master steward
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Having to import materials means using resources to get that stuff there - often money.  It's depriving one area of a resource to feed another.  It's worse if it is a finite resource.  

We import resources to transform land into something we envision.  But often this ignores that the land already has everything it needs to become something even better.  As humans, our vision is limited.  We see a vegetable garden, when maybe the land would be better off as an orchard or pasture, or both.  But it's not in a convenient place to be a pasture, so we import stuff to force it to grow vegetables.  

Importing materials also has a huge risk of importing toxins like the 'organic' hay that killed a huge swath of my land so that nothing could grow there for several years.

So importing isn't ideal and it's not sustainable.

However, it is a good stepping stone.  

Not everyone has access to a land that is perfect for growing squash.  But we have the tools to transform the land by moving stuff in.  

Quite often people do this badly - think chemical fertilizer - by creating systems that need constant inputs and irrigation to be maintained.  That's expensive.  I advocate importing as little as possible to create a system that is self-feeding.  

If a system is well designed to match the location and the humans maintaining it, then importing materials works.  
 
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I think its ok to buy things that allow you to stop buying things. A cast iron pan has an environmental impact to create and ship to your house, but once you have it you'll never need to buy one again. Maybe its ok to import things for your garden that fit into the "cast iron pan category".
 
pollinator
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We are in a dense suburban area just 8 miles from Boston, so the waste streams are more like rivers, and the distances involved are generally short. In fact, the things I take in might otherwise be in for a trip somewhere farther away...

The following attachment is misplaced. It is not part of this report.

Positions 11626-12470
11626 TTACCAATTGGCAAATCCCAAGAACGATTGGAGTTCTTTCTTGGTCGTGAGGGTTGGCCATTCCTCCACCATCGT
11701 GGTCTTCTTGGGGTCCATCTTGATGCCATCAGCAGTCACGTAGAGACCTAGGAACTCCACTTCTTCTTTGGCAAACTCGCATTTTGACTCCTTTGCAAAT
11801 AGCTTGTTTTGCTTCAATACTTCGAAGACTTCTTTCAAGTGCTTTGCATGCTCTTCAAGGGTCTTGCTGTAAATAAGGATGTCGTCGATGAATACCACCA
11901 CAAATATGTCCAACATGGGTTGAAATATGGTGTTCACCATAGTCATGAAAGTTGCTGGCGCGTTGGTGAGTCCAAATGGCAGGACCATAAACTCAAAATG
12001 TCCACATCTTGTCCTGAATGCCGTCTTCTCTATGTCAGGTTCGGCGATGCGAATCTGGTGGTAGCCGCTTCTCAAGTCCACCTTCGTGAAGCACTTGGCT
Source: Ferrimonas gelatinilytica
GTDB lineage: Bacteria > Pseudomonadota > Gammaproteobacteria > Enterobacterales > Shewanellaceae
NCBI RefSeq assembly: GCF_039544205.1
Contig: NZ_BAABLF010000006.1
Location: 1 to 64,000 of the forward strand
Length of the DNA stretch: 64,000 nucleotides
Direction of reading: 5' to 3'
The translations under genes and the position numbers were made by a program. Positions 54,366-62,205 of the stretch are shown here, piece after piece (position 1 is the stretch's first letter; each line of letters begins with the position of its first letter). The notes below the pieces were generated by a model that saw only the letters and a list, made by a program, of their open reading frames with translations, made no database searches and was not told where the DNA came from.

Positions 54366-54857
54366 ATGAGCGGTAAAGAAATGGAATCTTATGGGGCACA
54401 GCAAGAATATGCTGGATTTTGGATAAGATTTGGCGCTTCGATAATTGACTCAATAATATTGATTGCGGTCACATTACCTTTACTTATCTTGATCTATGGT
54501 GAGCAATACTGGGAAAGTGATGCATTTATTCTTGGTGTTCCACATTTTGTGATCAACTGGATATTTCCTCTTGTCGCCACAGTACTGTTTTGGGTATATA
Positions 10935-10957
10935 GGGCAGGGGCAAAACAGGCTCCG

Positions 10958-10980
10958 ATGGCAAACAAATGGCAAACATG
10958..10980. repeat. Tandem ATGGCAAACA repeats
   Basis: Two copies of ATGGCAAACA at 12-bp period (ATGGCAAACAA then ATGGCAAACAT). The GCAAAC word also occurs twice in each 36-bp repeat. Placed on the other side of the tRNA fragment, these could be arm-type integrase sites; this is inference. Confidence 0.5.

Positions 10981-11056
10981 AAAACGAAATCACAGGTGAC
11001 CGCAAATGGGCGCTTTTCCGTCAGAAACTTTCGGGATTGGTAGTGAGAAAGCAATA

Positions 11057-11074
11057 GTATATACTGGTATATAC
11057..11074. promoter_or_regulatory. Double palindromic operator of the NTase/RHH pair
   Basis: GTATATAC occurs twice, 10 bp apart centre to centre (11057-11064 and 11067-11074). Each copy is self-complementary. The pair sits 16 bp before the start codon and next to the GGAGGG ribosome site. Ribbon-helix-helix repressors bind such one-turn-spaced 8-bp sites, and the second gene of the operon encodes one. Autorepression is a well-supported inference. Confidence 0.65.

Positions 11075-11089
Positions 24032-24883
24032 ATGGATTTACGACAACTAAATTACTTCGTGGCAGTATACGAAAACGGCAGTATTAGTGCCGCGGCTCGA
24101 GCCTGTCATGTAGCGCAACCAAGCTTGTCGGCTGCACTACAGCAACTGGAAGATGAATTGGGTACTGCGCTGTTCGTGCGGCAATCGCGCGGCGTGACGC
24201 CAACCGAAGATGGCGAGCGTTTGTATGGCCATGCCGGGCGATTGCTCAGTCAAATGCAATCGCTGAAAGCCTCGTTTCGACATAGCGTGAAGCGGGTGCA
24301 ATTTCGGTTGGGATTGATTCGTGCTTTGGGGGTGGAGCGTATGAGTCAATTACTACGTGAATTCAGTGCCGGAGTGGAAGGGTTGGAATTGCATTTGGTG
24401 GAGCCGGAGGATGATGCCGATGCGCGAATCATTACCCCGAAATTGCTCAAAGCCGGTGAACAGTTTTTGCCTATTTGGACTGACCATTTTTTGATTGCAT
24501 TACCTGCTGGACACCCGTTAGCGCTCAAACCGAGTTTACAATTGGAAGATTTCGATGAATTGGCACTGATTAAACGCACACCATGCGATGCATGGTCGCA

In my town, most folks have small lots, 1/4 or 1/6 acre, and aren't willing to "waste" any of that space to pile up their grass clippings, leaves, and sticks; so they haul it away.{or hire a service to do it} Then trek over to the garden center and buy fertilizer and mulch in bags. {or again, hire a service to do that}
The town has a transfer station (where residents pay for a permit {or hire a service} to haul their garbage, recycling, yard waste there to be "dealt with") and the compost piles are HUGE...12 feet high, 25-40 feet wide, 150 feet long, four of them most of the time. The brush and wood pile is 16 feet tall and 60 feet in diameter. They screen maybe 1/4 of that compost for town and residential use, but the town has to PAY someone to haul the rest of it all away!! (of course, after hiring the grinder for the brush, and the trommel screen for the compost...)

Talk about importing/exporting!!! The outflow of material, labor, and money to enable the process is kooky! IS THIS ETHICAL !?!? Because in my area, this is the default setting, and the notion that the ethics of "importing materials" in the midst of such a massive export could be questioned... seems a little weird.

On a small scale, with some professional equipment on my side, I can tap into that flow, and come November I get all the fall leaves I can want! and can even get paid it! (though I don't charge my immediate neighbors, which are my core effort for maintaining goodwill).